1. Clean the calamari one at a time, if necessary, by bulling the tentacles slowly until all the innards come out of the body. Cut off the tentacles below the eyes, and discard the rest of the head and the innards; pop out and discard the small hard beak where the tentacles join. Cut off the pointy tip of each body, and peel off the skin; discard both. Rinse the trimmed tentacles and the body, holding it open under running water to flush the cavity. Slice the cleaned body crosswise, in rings 1/3 inch thick. Drain all the tentacles and rings in the steamer basket colander.
2. Shave off the lemon peel (zest layer only) with a vegetable peeler, in short strips. Squeeze the juice out of the lemon and reserve. Drop the zest into the water with the bay leaves, cover the pot, and simmer the water for about 1/2 an hour, to infuse it with the aromas of lemon and bay.
3. Keep the water simmering, and set the steamer basket with all the calamari in it inside the pot. Put on the cover, making sure it fits snugly inside, and steam the calamari gently. After 2 minutes, lift the cover, tumble the calamari over a couple of times in the colander, and sprinkle over it a couple of pinches of salt. Cover and steam another 2 minutes, tumble, and salt again. Repeat after 2 more minutes—you should have used 1/4 teaspoon salt in all. Steam for a total of 8 to 10 minutes.
4. When the calamari is tender but slightly resilient to the bite, remove the colander, season the pieces with another 1/4 teaspoon salt, mix well, then let them drain and cool for 5 minutes.
5. Turn the calamari into a bowl while still quite warm. Toss with the olive oil and lemon juice, sprinkle over the remaining salt, the peperoncino, grated orange zest, and parsley, and toss well again. Taste, and adjust the seasonings.
6. Serve warm or at room temperature.


This is good as a main or a side. It's also a good thing to serve at a dinner party as no one is used to eating calamari this way. Everyone I've served this to has absolutely loved it. Squid is pretty versatile as well. You can use it in dishes such as a stir-fry too. Eat it more often than you do now, and try to get it grilled, braised in a sauce or steamed if you can.

The health benefits of squid are enormous. Almost everything from the sea is, but squid are the exception. Squid is full of vitamins and minerals you need (http://healthmad.com/nutrition/10-health-benefits-of-squid/), so don't deny your body this chance to help make things right inside.

This is a brightly flavoured dish. Once you eat it, you may never go back to deep fried calamari, I didn't. But then again I never ate deep fried much before. Deep fried is alright, but it's still deep fried. The best I have ever eaten this way was at my health club, The Bow Valley Club (http://www.bowvalleyclub.com/) by Chef Kurt Warner. His was delicious, perfectly cooked. That was around a year ago, and it was quite a long time before that when it was the last time I ate it. Otherwise, it's steamed, grilled or in a sauce from now on. We had grilled calamari in PEI when we were there 2 years ago at a place called Sirenella (http://www.sirenella.ca/) in Charlottetown. Great dish and I have made it this way myself. The flavours in these three are well beyond what deep frying could ever hope to achieve and is far healthier.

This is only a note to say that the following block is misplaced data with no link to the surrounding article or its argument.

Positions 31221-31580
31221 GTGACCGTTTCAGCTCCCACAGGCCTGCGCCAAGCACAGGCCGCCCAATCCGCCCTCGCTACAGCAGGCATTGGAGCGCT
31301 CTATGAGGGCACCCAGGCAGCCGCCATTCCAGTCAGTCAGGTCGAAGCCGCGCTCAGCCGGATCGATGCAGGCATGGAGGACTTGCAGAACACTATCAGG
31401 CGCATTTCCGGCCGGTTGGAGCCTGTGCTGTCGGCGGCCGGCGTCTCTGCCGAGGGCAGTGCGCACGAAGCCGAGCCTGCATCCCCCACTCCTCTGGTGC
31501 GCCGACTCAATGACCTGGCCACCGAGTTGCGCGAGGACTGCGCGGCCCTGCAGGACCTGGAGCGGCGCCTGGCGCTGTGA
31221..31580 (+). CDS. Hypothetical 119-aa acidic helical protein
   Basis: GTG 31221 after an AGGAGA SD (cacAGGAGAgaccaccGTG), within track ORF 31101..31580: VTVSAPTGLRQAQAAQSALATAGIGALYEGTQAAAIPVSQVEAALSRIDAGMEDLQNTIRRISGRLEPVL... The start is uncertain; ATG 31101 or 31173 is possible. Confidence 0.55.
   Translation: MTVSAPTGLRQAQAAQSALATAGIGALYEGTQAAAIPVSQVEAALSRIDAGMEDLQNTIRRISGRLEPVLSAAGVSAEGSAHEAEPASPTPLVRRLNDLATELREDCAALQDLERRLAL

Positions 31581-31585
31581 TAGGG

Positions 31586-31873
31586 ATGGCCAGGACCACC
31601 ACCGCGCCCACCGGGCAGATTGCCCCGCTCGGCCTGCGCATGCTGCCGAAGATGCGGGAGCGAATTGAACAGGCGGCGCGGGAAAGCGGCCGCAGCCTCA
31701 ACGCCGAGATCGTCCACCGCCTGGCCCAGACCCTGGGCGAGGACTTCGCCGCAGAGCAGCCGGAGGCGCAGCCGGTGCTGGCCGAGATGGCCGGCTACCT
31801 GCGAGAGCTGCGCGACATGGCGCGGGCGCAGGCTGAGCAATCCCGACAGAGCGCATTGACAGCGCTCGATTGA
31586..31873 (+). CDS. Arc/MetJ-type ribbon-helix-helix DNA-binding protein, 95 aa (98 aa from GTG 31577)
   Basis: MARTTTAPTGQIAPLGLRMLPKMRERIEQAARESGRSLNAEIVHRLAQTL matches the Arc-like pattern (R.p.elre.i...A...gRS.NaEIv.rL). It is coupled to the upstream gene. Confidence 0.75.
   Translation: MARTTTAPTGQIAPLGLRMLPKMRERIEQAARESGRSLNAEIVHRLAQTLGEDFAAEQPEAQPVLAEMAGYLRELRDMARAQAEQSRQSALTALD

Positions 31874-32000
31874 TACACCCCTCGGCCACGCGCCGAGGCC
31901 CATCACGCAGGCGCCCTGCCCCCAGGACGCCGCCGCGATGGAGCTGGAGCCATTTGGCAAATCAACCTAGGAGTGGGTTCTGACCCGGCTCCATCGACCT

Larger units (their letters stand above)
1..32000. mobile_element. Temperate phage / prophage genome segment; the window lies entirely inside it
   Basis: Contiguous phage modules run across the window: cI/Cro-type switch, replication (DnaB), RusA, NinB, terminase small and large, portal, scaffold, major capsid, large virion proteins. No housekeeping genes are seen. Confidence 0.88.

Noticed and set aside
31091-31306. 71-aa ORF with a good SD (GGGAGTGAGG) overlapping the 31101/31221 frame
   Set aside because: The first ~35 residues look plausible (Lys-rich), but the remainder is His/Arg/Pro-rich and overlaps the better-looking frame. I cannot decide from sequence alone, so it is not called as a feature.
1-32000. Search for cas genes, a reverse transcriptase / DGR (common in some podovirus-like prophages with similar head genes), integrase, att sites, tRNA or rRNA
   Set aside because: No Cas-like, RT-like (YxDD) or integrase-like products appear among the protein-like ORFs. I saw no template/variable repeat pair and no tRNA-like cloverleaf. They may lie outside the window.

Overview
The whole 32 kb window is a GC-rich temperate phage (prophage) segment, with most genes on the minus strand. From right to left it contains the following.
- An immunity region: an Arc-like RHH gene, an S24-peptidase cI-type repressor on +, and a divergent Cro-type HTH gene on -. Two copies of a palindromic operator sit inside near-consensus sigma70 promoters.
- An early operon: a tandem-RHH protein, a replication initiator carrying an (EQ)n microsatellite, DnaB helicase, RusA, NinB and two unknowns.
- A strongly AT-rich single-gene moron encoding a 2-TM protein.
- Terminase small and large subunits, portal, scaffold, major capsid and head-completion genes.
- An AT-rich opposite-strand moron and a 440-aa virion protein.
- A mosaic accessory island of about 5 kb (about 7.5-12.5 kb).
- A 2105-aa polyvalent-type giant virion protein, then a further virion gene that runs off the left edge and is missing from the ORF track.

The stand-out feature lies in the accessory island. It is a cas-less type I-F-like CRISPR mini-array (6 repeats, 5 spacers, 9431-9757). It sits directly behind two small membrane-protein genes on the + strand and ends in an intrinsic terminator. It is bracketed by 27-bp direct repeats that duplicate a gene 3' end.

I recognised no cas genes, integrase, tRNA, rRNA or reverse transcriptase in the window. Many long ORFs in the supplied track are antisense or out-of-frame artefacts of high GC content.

Little O's Menu

Seeing as Christmas is just around the corner, Mandarin Oranges are now coming out in grocery stores. Last night we bought a box and broke them out immediately. While we were sitting on the couch watching TV with O sitting between us, Mrs. Urban Eater gave half a wedge to O, and she ate it. Then she wanted more! When she didn't want anymore, she had almost finished the whole thing by herself! Awesome! We figured the oranges would be too tart for her, but I guess we were wrong. I think most kids like oranges anyways, but we are excited to see she is taking to them at such an early age. I love the way they taste and they are loaded with vitamin C. The health benefits coming from the Mandarin are hard to ignore (http://www.liversupport.com/wordpress/2007/01/mandarin-oranges-to-prevent-liver-cancer/). Check them out and know that you are helping yourself out by eating a few over the holidays.

We also have her back on the whole grain sprouted bread with almond butter. She loves this and I think she gets more on her face than in her belly, but it's the thought that counts. Having fun with your food at that age is nice, but I think it's her aim that's to blame.

The adults in the house are taking another step towards a healthier diet as we are starting to make smoothies again. They are a good and healthy way to pound the nutrients into your body and fill you up first thing in the morning when you need it the most. I'll keep you posted about this.

Today's quote:

"The trouble with eating Italian food is that five or six days later you're hungry"
- George Miller

I have to have a squid quote, but they are extremely hard to find, so here you go:

"This is like 20,000 Leagues Under the Sea. Except I'm married to the giant squid"
 - Al Bundy (Ed O'Neil) 1995, Married With Children


Until next time, good eating everyone.

Mark